In May 2018, Dr. Alarape plead guilty to one criminal charge of sexual assault against a co-worker and was sentenced to 12 months’ probation and a $100 victim surcharge. As a result of his guilty plea and conviction, Dr. Alarape was then charged with unprofessional conduct by CPSA’s Complaints Director. In 2019, the Hearing Tribunal found Dr. Alarape guilty and imposed a number of sanctions:

  1. Alarape’s practice permit is suspended for a period of 15 months, beginning Feb. 13, 2020.
  2. Upon reinstatement, Dr. Alarape’s practice permit is subject to the following conditions until otherwise determined by CPSA’s Complaints Director:
    1. Alarape must have a chaperone present for all appointments with female patients.
    2. Alarape must advise all staff members employed at his workplace about the chaperone requirement.
    3. Alarape must post a notice about the chaperone requirement in the clinic waiting area and in each exam room.
    4. Alarape must ensure clinic staff advises female patients of the chaperone requirement, either when the appointment is booked or during registration for walk-in appointments.
    5. Alarape must create and maintain a log to show he is complying with sections a, b and c as detailed above.
    6. The Complaints Director is authorized to conduct unannounced inspections to ensure Dr. Alarape’s compliance with his practice conditions.
  3. Alarape must enter into a continuing care agreement with CPSA for a period of five years.
  4. Alarape must work in a clinical setting which employs at least one other regulated health professional.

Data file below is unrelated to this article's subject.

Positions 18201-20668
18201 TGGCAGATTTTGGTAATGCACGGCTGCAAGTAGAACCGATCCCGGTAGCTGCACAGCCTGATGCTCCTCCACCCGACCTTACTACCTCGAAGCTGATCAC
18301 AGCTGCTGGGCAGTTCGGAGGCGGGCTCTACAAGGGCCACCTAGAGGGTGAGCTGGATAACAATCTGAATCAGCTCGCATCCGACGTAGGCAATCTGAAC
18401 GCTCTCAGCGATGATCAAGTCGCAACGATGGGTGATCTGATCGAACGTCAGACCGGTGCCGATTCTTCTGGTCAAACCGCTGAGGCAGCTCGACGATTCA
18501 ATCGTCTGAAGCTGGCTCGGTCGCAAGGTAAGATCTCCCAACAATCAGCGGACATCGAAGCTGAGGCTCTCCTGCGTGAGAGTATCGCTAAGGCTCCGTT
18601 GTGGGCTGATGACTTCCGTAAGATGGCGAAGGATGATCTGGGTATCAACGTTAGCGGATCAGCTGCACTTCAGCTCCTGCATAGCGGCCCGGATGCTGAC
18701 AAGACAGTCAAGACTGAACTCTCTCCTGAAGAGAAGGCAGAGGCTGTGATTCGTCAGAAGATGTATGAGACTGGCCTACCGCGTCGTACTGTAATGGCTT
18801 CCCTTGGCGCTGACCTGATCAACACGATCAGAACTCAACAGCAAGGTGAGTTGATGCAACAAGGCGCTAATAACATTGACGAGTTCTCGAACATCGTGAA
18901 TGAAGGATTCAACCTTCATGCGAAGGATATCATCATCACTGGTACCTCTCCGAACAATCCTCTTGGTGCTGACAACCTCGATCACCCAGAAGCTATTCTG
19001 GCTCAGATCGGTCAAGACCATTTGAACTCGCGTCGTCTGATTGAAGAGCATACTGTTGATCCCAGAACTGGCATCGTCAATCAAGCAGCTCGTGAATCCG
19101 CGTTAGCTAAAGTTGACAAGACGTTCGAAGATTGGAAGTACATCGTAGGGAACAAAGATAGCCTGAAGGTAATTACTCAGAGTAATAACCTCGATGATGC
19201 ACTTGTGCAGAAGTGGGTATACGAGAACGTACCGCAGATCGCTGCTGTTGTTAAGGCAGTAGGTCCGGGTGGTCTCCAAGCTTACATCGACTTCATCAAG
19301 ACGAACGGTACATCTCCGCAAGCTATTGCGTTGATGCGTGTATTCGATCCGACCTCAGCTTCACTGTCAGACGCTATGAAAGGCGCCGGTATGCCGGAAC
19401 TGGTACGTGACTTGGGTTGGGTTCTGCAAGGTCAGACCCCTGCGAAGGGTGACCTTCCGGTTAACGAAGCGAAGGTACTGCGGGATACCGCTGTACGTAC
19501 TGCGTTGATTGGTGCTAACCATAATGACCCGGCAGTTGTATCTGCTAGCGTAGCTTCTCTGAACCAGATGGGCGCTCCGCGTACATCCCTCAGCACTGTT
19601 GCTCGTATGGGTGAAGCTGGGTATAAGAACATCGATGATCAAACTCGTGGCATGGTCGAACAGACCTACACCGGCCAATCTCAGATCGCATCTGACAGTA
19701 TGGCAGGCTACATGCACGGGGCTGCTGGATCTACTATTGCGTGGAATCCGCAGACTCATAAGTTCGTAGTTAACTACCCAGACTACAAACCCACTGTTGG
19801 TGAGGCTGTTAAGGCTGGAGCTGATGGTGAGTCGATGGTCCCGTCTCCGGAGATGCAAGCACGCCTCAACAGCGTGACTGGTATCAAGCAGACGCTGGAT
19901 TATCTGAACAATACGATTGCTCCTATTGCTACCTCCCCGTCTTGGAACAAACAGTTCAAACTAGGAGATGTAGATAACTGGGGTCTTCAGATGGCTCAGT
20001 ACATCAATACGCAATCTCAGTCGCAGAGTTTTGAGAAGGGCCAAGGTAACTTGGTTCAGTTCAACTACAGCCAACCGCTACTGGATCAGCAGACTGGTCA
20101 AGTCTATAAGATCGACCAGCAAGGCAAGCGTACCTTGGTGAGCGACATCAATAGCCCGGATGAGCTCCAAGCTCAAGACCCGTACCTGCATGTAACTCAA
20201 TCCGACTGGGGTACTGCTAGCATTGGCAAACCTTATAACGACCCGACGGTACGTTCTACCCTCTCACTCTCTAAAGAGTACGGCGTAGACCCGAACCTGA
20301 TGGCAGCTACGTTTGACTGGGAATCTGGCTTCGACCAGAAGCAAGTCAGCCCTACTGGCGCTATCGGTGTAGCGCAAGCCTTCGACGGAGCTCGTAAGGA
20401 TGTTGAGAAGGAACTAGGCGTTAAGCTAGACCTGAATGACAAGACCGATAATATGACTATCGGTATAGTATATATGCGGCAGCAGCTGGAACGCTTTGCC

5. Alarape must not work one-on-one with a female staff member, or be alone with a female staff member in an enclosed space. This will remain in effect until otherwise determined by the Complaints Director.
  6. Alarape is responsible for paying the complete costs of the CPSA investigation and hearing (totalling $81,113.77).
  7. The Hearing Tribunal reserves the right to resolve disputes about the nature of these orders.

Because the assault did not involve a patient and occurred in 2017, prior to the implementation of Bill 21: An Act to Protect Patients, sanctions under that legislation do not apply to this case.


Given the serious nature of the criminal charge and as part of our ongoing commitment to protect Albertans, CPSA’s Complaints Director sought the cancellation of Dr. Alarape’s practice permit. To support this sanction recommendation, an independent expert testified at the Hearing Tribunal at the request of the Complaints Director, about society’s changing attitudes towards workplace sexual harassment and the negative impact it has on one’s wellbeing. The Hearing Tribunal made their decision on sanction based on the evidence presented and precedence set by previous similar cases. CPSA respects the tribunal’s independence and responsibility to make these difficult decisions, and will continue to use all of the tools available to us to ensure patient safety.